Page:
Before we left for a trip to Oregon recently to visit family and watch some sporting events, we went to visit Ellis (Al) Stewart, an elder from Three Lakes Bible Church where I pastored. Al had just returned from the hospital and had some serious breathing problems. He was on oxygen and would be pretty much confined to his home with someone there to care for him. Al was one of the first members of Three Lakes. I had the privilege of uniting him and Ida in marriage on Dec. 31, 1976. What a courageous man Al was. He married a widow with seven children! But Al loved the Lord and that love poured over to his stepchildren–as well as to everyone else around him–and they soon accepted him as their own “papa.”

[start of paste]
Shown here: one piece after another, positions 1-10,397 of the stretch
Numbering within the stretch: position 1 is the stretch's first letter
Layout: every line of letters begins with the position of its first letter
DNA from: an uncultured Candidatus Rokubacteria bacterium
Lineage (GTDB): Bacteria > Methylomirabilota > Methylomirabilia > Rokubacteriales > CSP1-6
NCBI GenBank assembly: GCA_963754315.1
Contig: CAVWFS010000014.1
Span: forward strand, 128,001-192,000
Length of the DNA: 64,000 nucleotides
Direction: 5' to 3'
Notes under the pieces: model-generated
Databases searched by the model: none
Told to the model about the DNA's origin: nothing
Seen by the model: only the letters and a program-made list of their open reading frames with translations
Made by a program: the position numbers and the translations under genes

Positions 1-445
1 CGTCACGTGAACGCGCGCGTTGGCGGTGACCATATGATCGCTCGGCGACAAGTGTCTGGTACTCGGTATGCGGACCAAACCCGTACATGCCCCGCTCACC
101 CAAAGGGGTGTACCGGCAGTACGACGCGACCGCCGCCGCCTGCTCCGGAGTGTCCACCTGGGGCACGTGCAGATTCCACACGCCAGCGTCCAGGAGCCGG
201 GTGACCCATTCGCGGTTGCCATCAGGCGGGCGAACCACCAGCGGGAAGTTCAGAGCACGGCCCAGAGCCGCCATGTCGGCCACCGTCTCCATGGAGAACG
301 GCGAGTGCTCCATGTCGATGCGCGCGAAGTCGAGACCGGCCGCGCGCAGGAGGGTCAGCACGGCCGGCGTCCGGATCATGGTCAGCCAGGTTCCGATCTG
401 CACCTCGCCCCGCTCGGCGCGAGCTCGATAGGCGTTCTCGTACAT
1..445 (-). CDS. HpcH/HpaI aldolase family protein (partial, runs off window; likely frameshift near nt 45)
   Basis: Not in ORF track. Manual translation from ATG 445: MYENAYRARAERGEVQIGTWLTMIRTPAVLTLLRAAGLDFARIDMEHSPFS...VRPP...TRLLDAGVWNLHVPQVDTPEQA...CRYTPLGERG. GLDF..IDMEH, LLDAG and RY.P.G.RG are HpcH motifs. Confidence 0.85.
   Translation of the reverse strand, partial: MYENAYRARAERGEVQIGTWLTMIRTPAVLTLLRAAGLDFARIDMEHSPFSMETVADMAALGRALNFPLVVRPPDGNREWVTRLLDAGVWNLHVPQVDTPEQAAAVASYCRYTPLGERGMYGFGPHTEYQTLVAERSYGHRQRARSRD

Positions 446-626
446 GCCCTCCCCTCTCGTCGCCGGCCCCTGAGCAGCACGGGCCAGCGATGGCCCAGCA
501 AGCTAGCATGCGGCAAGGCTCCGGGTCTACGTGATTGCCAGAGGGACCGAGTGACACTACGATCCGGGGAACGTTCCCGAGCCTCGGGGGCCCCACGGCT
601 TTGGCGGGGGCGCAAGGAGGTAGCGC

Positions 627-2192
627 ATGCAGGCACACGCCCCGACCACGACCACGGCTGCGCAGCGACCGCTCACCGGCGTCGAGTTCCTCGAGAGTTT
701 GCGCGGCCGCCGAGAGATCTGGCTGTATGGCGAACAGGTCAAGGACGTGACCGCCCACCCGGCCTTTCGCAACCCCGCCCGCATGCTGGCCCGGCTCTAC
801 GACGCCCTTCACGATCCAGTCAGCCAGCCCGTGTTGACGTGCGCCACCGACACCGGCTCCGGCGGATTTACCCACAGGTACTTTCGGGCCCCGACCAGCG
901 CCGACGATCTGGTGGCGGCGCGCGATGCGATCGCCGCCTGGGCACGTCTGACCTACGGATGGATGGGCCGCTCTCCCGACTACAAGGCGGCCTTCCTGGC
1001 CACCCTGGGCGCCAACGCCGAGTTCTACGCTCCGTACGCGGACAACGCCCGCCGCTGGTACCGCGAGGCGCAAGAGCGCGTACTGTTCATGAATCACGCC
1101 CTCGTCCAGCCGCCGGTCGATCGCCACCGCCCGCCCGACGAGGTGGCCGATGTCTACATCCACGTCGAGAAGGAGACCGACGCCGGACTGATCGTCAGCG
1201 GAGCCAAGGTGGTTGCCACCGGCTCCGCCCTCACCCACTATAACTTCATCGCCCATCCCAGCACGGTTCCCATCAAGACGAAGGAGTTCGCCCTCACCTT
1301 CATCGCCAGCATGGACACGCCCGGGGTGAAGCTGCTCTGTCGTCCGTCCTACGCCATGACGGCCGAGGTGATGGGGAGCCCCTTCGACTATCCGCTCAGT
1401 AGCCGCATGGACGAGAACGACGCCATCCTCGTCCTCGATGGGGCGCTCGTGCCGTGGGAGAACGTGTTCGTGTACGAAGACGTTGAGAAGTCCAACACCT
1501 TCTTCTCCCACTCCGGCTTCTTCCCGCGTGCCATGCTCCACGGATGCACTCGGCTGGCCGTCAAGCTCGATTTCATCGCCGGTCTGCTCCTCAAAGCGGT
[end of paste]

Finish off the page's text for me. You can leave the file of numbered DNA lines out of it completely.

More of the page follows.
Al set such a godly example for his family, friends, neighbors and church family. He spent much time in God’s Word and prayer and had committed many verses to memory. I would give memory verses in our men’s Bible study that he faithfully attended and he would always be one of those who learned them. Al and Ida had a burden for children and young people and in 1978 donated some of their property to start a Bible Camp. Several of us at Three Lakes worked very hard on the property and in July 1979 had the first week of camp at Elohim Bible Camp. It is now “Elohim Bible Camp and Retreat Center” run by Rocky Mountain Bible Mission, has a full-time director, and holds several weeks of summer Bible camp along with many retreats throughout the year and is also host to a three-year Bible Training Center. Over the years thousands of children and youth have attended the camp with hundreds making decisions for Christ. Many have also graduated from the Bible Training Center and some of them are currently missionaries or are pastoring churches. All of that began with the burden and vision that Al and Ida had for young people.